Is breastfeeding when sick recommended?
Breastfeeding is an important way for mums to nourish and bond with their babies, but what happens when a mother becomes sick? It’s a common concern for nursing mothers who worry about how their illness may affect their baby or their breastfeeding ability. That’s why it’s important to know how to safely continue breastfeeding while under the weather.
This article will provide tips and guidance for breastfeeding moms who feel sick to maintain their milk supply and keep their babies healthy.
When Is Breastfeeding When Sick Okay and When It’s Not?
Breastfeeding is generally safe and beneficial for babies, even when their mother is sick. Breast milk contains antibodies that can help protect babies from illness and even help them recover more quickly if they become sick.
However, there are certain situations where breastfeeding when sick may not be okay. For example, if a mum is infected with a highly contagious illness, it may be necessary to take precautions to prevent the spread of the infection to her baby.
Additionally, if a woman is taking certain medications that may harm her baby, she may need to temporarily stop breastfeeding or switch to a different medication.
In general, though, it’s recommended that mothers continue breastfeeding when sick as long as they take appropriate precautions to prevent the spread of infection to their babies. This may include wearing a mask, washing hands frequently, and avoiding close contact with their baby when possible.
Breastfeeding mums need to talk to their healthcare provider or a lactation consultant if they have questions or concerns about breastfeeding when sick, as every situation is different. However, most mums can safely continue breastfeeding when sick with the right guidance and precautions.
Can I Continue Breastfeeding With a Cold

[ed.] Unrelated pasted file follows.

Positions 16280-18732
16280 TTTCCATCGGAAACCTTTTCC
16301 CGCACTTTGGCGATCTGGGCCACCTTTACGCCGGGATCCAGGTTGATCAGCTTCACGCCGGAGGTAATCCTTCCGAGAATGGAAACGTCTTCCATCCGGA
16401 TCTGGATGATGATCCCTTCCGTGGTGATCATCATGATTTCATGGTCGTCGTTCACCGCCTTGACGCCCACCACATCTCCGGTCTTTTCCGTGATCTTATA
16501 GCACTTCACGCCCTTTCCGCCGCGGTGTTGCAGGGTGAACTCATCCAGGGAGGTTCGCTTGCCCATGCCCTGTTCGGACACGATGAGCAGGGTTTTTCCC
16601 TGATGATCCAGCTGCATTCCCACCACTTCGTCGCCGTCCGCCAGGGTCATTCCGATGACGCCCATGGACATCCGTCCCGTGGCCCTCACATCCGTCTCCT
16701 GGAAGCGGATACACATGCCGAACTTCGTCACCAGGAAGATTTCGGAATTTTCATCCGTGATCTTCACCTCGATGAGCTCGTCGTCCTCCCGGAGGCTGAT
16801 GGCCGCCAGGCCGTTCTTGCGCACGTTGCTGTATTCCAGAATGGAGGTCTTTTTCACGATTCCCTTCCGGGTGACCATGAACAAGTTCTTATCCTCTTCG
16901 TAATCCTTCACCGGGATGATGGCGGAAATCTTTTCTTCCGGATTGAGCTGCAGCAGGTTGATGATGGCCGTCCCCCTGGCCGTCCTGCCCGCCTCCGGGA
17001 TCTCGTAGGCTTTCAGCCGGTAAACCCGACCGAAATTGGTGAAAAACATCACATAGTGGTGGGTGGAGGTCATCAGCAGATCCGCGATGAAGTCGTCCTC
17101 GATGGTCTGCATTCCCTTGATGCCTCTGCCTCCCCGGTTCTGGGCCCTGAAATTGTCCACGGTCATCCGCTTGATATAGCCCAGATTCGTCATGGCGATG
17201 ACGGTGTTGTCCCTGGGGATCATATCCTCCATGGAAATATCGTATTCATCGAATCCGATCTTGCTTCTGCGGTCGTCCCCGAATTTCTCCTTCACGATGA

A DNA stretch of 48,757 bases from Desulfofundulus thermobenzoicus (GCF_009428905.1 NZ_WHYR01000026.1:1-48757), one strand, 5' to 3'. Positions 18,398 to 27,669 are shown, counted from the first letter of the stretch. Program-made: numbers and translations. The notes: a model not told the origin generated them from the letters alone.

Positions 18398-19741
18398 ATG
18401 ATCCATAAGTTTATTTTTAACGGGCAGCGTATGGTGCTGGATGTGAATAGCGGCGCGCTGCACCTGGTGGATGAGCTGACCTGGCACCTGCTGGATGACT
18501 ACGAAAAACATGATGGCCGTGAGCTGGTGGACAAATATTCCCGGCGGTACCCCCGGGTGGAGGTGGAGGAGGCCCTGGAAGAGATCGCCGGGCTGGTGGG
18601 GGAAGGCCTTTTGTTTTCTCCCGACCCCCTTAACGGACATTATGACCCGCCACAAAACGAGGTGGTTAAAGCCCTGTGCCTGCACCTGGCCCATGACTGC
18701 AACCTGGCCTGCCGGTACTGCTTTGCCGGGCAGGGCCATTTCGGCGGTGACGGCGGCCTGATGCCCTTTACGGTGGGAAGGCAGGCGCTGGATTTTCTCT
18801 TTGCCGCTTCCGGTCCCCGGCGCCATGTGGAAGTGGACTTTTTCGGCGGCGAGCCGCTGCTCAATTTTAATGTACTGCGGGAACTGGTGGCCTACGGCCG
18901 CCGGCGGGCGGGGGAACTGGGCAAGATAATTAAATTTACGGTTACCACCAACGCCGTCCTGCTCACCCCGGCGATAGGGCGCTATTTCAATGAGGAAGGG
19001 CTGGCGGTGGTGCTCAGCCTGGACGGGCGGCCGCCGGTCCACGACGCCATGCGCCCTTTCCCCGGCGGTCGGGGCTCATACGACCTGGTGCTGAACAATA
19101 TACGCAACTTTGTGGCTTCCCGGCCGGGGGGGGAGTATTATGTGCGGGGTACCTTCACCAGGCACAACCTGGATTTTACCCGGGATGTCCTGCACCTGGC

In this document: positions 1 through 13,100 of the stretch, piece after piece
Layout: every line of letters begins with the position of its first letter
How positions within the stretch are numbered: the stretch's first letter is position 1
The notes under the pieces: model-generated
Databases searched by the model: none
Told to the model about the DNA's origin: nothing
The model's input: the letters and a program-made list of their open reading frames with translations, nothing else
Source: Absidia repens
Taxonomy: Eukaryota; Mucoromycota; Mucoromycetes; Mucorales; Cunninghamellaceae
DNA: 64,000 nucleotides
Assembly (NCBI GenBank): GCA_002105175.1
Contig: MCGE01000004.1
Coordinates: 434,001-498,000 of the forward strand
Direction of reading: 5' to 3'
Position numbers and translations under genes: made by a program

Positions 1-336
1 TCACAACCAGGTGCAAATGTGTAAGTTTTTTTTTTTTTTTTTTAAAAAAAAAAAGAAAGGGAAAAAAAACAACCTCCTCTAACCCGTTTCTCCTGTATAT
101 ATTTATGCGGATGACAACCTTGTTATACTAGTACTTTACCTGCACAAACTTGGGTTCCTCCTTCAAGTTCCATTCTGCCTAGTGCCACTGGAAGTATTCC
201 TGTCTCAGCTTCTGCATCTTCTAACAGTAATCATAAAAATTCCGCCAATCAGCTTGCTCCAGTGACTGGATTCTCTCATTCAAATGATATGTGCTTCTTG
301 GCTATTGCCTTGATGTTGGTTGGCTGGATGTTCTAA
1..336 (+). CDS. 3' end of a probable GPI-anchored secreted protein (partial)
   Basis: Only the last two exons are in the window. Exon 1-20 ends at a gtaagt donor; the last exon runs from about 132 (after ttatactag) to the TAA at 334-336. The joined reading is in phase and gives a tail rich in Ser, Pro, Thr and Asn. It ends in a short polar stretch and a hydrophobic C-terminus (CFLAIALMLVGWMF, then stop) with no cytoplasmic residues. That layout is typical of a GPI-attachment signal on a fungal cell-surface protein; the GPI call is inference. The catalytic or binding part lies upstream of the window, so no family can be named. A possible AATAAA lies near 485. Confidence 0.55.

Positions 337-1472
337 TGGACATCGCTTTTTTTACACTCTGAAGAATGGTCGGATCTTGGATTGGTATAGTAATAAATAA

Image Source: iStock
Yes, in most cases, you can continue breastfeeding when you have a cold. The common cold is caused by a viral infection and is generally not transmitted through breast milk. Breast milk contains antibodies that can help protect your baby from getting sick.
It is important to practice good hygiene to reduce the risk of passing the virus on to your baby. This includes washing your hands frequently and covering your mouth and nose when coughing or sneezing. You may also consider wearing a mask while breastfeeding, especially if your baby is a newborn or has a weakened immune system.
If you are taking medication for your cold, consult your healthcare provider to ensure it is safe while breastfeeding. Some over-the-counter cold medications can reduce milk supply or have other adverse effects on breastfeeding.
Your milk supply may temporarily decrease if you have a fever or severe illness. It is important to stay hydrated and rest as much as possible to help your body fight the infection and maintain your milk supply. If you are concerned about your milk supply or breastfeeding ability, you can consult with a lactation consultant or healthcare provider.
Can I Breastfeed If I Have a Fever
If you have a fever, it is still generally safe to breastfeed your baby. Breast milk contains antibodies that can help protect your baby from getting sick. However, it is important to take precautions to avoid spreading the illness to your baby.
If you have a fever, your milk supply may temporarily decrease. It is important to stay hydrated and rest as much as possible to help your body fight the infection and maintain your milk supply. You can continue breastfeeding frequently, as this will help stimulate milk production.
The same hygiene guidelines mentioned above should be observed to reduce the risk of passing the infection to your baby.
You should consult your healthcare provider if you are concerned about your breastfeeding ability or your baby’s health. They can help you determine if there are any special precautions you should take or if it is safe to continue breastfeeding when down with a fever.
In some cases, your doctor may recommend temporarily expressing milk and having someone else feed your baby with a bottle.
Tips for Breastfeeding When Sick
Breastfeeding while sick can be challenging, but with a few tips and precautions, it can be done safely and successfully. Here are some practical tips for moms who are nursing while sick:
It is essential to stay hydrated while breastfeeding, but even more so when you are sick. Drinking fluids such as water, herbal teas, and electrolyte solutions can help maintain your milk supply and promote healing.
To prevent the spread of illness to your baby, it is essential to practice good hygiene. This includes washing your hands frequently, covering your mouth and nose when coughing or sneezing, and wearing a mask while breastfeeding.
Rest is crucial for your body to recover from illness. Try to rest as much as possible, even if it means asking for help with household chores or childcare.
Image Source: iStock
Get Medical Attention if Needed